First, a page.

Is Lawn Care Tax Deductible?
It’s no secret, tax is a burden we bare out of patriotism and not choice. All government functions depend directly on the taxes we pay on the goods we buy and the income we earn. Therefore if the budgetary plan for that fiscal year is projecting some serious heavy investment of infrastructure, you can be sure that some tax rates will most definitely be adjusted. The best and legal way to cushion yourself from all tax crunches is to contact your accountant and try to take advantage of all tax reliefs and income deductibles at your disposal. Tax laws allow for some expenses to be non-taxable hence lifting off some tax loads you would otherwise have to pay.
Most home owners spend thousands of dollars each year sprucing their lawns. Gone are the days you would pay your neighbor’s kid to mow your lawn for just 5 bucks. Home owners associations have gone to the extent of setting lawn standards to be abided by all home owners. It therefore not a wonder when they constantly inquire whether they can get any tax reliefs from the money they spend on their lawns. Therefore the question of the day is whether caring for your lawn is tax deductible?
Some of the expenses we make need to meet a certain criteria before being legally declared as tax deductible, personal expenses are usually declassified as non-taxable income because the government usually deducts personal relief from the total tax due. On the other hand, expenses that are made with the intention of creating income is tax deductible. The IRS guidelines clearly state and I quote, “…you can deduct various federal, state, local and foreign taxes directly attributable to your trade or business as business expenses.” Therefore you can only deduct the sum of money you spend to care for your lawn if your property is being used to bring in rental income. Even if you use the property partly for personal use and partly for rental income, you are legally allowed to claim the appropriate percentage of sum you spend on your loan depending on the proportion of the property being used for business and that serving as your home.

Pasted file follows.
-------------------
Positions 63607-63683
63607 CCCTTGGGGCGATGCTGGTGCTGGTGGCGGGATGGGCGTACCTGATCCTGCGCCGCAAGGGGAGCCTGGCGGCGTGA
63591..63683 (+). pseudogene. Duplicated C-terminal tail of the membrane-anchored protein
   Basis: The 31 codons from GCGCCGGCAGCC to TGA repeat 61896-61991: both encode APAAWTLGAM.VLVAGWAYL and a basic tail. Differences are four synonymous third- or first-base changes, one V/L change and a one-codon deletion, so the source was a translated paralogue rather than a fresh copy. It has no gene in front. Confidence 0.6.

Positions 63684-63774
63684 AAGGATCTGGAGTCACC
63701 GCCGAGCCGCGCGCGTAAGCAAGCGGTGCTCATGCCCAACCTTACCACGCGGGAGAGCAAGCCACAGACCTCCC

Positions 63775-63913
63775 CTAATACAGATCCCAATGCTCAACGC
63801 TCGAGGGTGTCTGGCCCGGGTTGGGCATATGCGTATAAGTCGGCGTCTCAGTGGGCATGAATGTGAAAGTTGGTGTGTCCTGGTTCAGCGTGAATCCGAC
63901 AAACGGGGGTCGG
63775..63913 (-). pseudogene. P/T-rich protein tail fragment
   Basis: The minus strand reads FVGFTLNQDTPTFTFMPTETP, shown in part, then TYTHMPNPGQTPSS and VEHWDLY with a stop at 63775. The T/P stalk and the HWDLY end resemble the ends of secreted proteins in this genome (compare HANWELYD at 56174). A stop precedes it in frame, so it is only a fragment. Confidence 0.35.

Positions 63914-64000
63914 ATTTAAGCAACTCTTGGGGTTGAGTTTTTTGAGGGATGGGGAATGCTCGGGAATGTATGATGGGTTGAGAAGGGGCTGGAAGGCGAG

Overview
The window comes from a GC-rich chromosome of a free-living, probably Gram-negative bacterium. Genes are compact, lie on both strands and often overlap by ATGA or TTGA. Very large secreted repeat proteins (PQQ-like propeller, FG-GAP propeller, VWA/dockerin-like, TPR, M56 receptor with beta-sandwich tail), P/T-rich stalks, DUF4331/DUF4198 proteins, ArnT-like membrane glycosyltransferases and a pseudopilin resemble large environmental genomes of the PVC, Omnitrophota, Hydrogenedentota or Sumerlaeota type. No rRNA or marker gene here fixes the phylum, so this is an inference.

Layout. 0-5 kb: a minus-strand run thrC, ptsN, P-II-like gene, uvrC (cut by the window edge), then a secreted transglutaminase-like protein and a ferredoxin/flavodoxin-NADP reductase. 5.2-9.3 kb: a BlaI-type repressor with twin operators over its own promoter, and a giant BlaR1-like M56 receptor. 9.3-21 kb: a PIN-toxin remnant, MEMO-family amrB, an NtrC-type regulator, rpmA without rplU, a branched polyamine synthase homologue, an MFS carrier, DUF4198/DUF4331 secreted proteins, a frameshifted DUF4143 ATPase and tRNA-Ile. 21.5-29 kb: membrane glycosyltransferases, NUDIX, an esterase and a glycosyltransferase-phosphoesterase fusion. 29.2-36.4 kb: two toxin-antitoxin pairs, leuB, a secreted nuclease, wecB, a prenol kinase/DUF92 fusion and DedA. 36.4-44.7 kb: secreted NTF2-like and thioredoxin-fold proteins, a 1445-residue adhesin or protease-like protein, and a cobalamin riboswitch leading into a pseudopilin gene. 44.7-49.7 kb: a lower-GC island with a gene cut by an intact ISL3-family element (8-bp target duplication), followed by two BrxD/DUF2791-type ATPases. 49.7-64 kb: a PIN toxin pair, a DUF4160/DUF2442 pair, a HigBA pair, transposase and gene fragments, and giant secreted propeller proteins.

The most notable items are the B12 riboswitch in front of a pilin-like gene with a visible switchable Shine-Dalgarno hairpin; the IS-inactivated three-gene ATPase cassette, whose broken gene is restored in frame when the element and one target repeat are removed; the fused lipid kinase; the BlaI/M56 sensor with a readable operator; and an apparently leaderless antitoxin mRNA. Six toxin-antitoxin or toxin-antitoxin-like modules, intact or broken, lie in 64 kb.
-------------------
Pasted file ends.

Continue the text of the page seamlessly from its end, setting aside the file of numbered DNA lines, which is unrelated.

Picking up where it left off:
The lawn also needs to useful in business operations. This is the other key criteria that makes the costs incurred when taking care of your lawn deductible. Should the IRS make visits to your premises you should be able to prove that the lawn you spend so much money to maintain is truly essential to the operations of your business. For instance, you have to show that the lawn is used in holding business activities like morning meetings or team building exercises.
The other loop hole you are legally allowed to exploit is if you treat the person you have hired to mow your lawn as an employee. If you treat the guy who mows your lawn as any other employee, then his wages become tax deductible on your part and the tax burden shifts to them because they are employed and by law all employs are required to remit tax due on all income generated. As the employ, your only responsibility would be to withhold the appropriate tax deductible for your household employees and submit he Wage and Tax Statement (W-2 form), dully filled by both you and your employee, at the end of the tax year.
So the next time your homeowners association cites you for having taller than two inches of grass on your lawn, do not fret because now you have a few tricks up your sleeve on how to get your money back.
– Your Green Pal